Something about Pink Floyd had always spoken to the adult side of me. I first became aware of them about age 12, and really sunk my teeth in them when my late great friend Rob Pontician and I made it a goal to collectively own all their albums and to assemble a box set compilation to put the 1991 Led Zeppelin box to shame. We did just that, and I still have the cassettes of our work.
I never even smoked pot until after we made our "In The Pink" box set. In those pre-Amazon, pre-Napster, pre-YouTube days, it took Rob and I almost a whole year to acquire all the CDs, the rare LPs, and a couple bootlegs which I still own (Dark Side of the Moo!). Most of them were bought sight-unseen, featuring tracks we'd never once heard. It then took another month or so to to plan the set list to perfectly fill four 74 minute cassettes and manually mix the tracks so they had that signature Pink Floyd cross-fade the whole way through.
Along the way, past the dense sonic fury, the clock alarms ringing and the boat oars working through the Thames, past Roger Waters' self-importance and David Gilmour's detachment, Rob and I noticed something very grown-up about the songs. Granted, this was the days before Emo, before Alice in Chains and Nine Inch Nails, before the human condition had really been committed to vinyl -- really, before it became a cliche, and later, totally fucking boring. For music that is 25, 30, 35, 40, 45 years old ... there is so much wisdom in it, courtesy Roger Waters lyrics; and it's made so, so, SO easier to bear and so much closer to relate to, courtesy David Gilmour's voice, melodic sensibility, and his incredible, ethereal guitar.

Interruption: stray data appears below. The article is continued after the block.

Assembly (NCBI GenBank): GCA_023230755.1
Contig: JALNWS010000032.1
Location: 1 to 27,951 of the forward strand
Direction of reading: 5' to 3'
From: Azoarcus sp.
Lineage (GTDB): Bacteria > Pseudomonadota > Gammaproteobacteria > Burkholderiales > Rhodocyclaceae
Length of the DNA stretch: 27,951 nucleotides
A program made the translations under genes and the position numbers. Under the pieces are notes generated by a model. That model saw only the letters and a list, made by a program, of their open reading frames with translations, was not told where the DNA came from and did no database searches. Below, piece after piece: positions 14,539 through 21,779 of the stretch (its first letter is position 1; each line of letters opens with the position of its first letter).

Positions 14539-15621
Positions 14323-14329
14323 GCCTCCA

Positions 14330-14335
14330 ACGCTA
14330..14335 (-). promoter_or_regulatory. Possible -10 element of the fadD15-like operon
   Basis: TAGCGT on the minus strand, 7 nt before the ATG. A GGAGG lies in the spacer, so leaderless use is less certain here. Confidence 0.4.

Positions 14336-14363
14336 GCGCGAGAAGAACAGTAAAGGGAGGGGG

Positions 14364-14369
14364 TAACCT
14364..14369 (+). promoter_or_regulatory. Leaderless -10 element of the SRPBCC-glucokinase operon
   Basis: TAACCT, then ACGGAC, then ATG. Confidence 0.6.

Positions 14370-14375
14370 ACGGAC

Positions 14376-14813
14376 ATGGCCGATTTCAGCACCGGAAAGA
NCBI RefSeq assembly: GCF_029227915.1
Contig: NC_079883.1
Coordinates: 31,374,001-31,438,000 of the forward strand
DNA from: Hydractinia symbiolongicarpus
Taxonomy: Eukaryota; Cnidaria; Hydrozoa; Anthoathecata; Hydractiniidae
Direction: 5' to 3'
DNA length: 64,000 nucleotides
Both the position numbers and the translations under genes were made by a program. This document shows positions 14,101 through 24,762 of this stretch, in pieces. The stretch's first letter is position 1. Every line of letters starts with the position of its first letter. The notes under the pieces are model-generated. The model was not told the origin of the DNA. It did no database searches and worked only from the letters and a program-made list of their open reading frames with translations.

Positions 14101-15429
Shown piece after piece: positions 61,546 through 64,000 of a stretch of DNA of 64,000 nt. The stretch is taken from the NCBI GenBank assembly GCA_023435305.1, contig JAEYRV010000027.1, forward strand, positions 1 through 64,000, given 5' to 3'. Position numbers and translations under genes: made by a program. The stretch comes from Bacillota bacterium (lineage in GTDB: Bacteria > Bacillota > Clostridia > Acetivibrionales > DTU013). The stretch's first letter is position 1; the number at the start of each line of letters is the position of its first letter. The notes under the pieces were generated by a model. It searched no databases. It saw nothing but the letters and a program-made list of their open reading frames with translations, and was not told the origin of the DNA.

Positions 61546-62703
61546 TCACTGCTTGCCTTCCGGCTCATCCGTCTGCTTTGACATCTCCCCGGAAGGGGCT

I mean, at my funeral, there had better be a fucking Gilmour guitar recording playing. I can think of no sound that better sums up my life, and my outlook on life, than (say) his simultaneously hopeful and mournful solo on "Comfortably Numb." Minus Gilmour, Waters is basically a cantankerous old lech, attacking the system and his fans while getting rich off them both. (And this from a huge fan, who paid big money to see the Wall concert last year with my great friends Kyle and Samantha . Waters took great glee shooting us all with an AK.) Likewise, Gilmour is simply a cypher, an amazing echo of the music and voice of life -- without Waters feeding him, he is as hollow in portraying real life as, say, a Thomas Kinkade painting.
And I'm as big a fucking fan of Gilmour as they come, but let's face it - we only know his post-Waters Pink Floyd work cuz it's labeled Pink Floyd. ("On the Turning Away," anyone? Time to slow dance!) I own the LPs "David Gilmour," "About Face," and "On an Island," and have listened to them all millions of times, and have no connection to them whatsoever. Gilmour's work on 1972's "Fearless" is infinitely more meaningful simply cuz Roger Waters wrote the words he sang.